I’ll include them all in a post and maybe when we’re done Christmas book gift buying will be that little bit easier. Or harder. Sometimes I think I should have my income transferred to my local bookshop just to save time. Eventually they’d have to ask me to leave, like a drunkard in a bar, “I’m sorry ma’am, you’ve had enough”. But that’s all beside the point.

What were your favourite books of 2015? Have at it in comments!

The Heart Goes Last by Margaret Atwood

the heart goes lastAfter they’d run the first TV ads, the number of online applications was overwhelming. And no wonder: there were so many advantages. Who wouldn’t rather eat well three times a day, and have a shower with more than a cupful of water, and wear clean clothes and sleep in a comfortable bed devoid of bed bugs. Not to mention the inspiring sense of purpose. Rather than festering in some deserted condo crawling with black mould or crouching in a stench-filled trailer where you’d spend the nights beating off dead-eyed teenagers armed with broken bottles and ready to murder you for a handful of cigarette butts you’d have gainful employment, three wholesome meals a day, a lawn to tend a hedge to trim, the assurance that you were contributing to the general good, and a toilet that flushed. In a word, or rather three words: A MEANINGFUL LIFE.

The world is collapsing, the economy falling apart and people are desperate. Stan and Charmaine are living in their car, trying to survive, getting by with what they can. But they are offered a chance: they sign up for a new social experiment, the Positron Project. They will be given stable jobs, a home of their own. In return they just have to swap their freedom every second month for a stay in a prison cell.

Wait, what?

So, aside from the bewildering premise, I had a little bit of trouble with this book. It’s good, disturbing, darkly funny. The set up is dealt with in the first third, things start to go awry in the second third and the final section is like a race to the finish in which a carefully constructed and increasingly horrifying plot propelled me to the end. I defy anyone to try and put the book down in that last third, it’s impossible. However. I didn’t like any of the characters. At all. And I didn’t much care what happened to them. I think that’s what my problem boils down to.

Charmaine is a prissy thing who invests in floral blouses and actually says “darn it” as an expletive. Until she starts having an affair and then she discovers a wild side she didn’t know she had. Stan is a bit of a macho jerk, really, focused almost exclusively on the demands of his genitals. They get embroiled in a spot of corporate espionage with Jocelyn, who seems determined to play her corporate woman role as butch as possible and Aurora whose face was ripped off in a freak roller derby accident. Aside from the roller derby accident, I suppose I can’t complain that all this isn’t believable.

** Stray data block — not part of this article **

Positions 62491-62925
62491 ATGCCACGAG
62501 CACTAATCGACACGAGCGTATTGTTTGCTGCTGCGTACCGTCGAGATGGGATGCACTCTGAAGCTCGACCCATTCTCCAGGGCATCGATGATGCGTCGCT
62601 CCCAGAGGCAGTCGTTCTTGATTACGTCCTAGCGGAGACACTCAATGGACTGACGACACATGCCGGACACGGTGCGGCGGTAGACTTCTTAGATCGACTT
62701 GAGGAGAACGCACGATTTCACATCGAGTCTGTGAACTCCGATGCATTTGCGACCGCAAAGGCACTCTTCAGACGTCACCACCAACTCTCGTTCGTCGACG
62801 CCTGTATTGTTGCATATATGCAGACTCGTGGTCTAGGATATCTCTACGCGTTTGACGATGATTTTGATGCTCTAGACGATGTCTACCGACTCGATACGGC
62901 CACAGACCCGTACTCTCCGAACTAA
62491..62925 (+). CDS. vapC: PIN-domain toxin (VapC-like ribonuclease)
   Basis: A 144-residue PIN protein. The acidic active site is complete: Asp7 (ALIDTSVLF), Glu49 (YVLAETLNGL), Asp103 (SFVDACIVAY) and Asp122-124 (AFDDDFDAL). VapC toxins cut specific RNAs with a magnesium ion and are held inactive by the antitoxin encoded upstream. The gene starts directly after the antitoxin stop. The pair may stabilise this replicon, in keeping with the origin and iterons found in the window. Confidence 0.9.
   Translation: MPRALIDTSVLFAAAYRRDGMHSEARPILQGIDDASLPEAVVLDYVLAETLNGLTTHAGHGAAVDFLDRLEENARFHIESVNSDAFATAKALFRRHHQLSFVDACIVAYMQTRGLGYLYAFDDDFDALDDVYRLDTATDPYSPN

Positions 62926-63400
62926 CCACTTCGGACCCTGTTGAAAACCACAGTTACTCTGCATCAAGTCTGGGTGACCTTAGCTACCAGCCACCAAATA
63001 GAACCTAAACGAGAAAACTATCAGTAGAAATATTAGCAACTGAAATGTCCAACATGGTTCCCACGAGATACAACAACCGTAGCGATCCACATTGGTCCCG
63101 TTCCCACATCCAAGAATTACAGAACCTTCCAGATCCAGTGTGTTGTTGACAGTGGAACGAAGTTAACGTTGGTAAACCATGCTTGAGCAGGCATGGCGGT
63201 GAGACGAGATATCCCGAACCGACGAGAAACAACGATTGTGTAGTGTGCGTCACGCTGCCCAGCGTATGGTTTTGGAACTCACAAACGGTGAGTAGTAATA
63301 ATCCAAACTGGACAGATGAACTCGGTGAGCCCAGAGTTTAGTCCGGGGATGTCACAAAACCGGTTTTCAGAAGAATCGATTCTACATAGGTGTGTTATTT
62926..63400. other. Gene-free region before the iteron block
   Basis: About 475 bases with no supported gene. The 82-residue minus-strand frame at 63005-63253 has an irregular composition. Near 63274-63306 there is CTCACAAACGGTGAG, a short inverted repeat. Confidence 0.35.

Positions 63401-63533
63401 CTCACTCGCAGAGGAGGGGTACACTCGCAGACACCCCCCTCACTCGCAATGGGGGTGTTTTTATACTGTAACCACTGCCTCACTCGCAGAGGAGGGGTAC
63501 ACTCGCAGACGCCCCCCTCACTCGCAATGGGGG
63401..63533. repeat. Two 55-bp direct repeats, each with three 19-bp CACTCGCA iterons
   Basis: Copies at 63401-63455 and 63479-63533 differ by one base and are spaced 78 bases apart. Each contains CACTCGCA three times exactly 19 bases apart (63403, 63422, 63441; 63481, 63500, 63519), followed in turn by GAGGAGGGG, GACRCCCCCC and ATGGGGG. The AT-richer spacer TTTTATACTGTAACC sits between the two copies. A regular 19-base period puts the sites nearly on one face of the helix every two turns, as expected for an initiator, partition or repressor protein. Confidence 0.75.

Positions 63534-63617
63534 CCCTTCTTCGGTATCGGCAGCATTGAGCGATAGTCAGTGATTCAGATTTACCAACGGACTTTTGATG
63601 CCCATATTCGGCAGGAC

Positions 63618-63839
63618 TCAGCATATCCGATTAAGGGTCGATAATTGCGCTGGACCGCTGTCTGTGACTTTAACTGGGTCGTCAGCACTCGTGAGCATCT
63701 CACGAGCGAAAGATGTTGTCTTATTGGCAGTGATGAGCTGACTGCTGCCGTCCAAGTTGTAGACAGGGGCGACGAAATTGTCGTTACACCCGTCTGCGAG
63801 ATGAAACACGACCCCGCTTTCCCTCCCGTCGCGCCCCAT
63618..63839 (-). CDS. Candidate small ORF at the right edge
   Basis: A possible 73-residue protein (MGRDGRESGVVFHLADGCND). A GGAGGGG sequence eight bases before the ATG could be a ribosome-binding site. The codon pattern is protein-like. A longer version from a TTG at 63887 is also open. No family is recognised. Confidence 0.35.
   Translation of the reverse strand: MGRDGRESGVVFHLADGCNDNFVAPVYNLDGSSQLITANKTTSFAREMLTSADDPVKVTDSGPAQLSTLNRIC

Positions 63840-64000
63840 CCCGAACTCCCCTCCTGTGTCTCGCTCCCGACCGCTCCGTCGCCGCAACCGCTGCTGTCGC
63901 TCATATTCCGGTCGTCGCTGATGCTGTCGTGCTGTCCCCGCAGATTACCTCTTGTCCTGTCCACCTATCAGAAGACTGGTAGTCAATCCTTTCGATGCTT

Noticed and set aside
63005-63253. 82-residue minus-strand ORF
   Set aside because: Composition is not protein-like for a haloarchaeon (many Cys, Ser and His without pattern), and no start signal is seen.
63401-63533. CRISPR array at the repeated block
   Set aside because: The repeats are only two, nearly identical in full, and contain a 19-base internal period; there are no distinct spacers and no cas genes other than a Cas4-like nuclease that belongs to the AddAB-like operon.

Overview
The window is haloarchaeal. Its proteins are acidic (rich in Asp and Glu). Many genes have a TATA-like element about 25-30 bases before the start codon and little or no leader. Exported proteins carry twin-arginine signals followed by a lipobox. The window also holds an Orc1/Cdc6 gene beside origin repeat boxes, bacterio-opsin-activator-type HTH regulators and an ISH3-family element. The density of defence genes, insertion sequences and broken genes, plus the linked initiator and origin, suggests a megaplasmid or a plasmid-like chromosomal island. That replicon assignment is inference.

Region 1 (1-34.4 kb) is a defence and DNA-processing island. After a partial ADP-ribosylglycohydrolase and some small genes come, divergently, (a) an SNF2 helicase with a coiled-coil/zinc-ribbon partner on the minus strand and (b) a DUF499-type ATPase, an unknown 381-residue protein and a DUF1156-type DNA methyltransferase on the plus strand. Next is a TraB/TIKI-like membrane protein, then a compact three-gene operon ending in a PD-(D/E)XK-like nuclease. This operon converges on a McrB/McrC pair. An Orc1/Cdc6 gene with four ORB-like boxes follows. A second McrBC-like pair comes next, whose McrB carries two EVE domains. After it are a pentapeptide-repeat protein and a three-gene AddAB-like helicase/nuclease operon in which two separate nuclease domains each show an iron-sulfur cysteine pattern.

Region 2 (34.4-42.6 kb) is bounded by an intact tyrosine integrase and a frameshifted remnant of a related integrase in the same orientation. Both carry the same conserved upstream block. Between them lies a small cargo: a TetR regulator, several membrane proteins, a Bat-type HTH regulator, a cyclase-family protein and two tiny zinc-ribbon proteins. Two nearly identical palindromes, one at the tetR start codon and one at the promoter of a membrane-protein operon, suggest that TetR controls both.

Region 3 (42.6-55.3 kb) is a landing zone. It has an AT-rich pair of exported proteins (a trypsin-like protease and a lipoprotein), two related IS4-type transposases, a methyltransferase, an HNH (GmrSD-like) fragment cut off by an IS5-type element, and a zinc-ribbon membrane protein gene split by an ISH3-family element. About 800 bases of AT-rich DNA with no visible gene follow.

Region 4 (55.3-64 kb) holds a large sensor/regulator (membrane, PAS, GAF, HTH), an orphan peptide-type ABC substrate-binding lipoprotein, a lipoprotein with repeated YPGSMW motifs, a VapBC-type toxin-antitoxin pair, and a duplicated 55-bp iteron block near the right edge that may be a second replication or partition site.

The story is dark and nods at a nightmare of corporate prison farming, human rights abuses in a utopia (almost) gone wrong. The slip from too good to too good to be true is gradual, though you know it’s coming, and once the drama starts to ramp up it becomes utterly ridiculous. I don’t know why I wasn’t in love with this, but I wanted to like it more than I did.

The Heart Goes Last, Margaret Atwood: 3.5 stars.

Read it for: some dark humour over the saccharine holiday period.


The desire to bleed


I have a short piece called Blood up at Danse Macabre’s DM du Jour today. I don’t know why all the pieces I’ve written lately are so dark. But I enjoy them. Hope you do too. Have a read, feel free to comment if you like it and enjoy your weekend.

The End of Seeing by Christy Collins

theendofseeingWe lived between nappies and traffic jams, mobile phones, and a small stretch of green we called our own, which we rarely saw in the daylight. We reminded each other of garbage collection schedules, the child carers’ names, and which jabs Mia had had. We attended dinner parties, pulling threads from our clothing, pushing our hair into place, smelling of the contents of bottles that still line our bathroom cabinet, and wondering if this was really how we wanted to spend our free time.

And we were still, there was no doubting it, the privileged.

Christy CollinsViva La Novella winner The End of Seeing is just 190 pages long but it took me an eternity to read. It is so beautiful and so, so painful that I had to take it in small doses. Read a few short passages, put it down, shake my head to clear the lump in my throat, and return to the sunlight for a moment.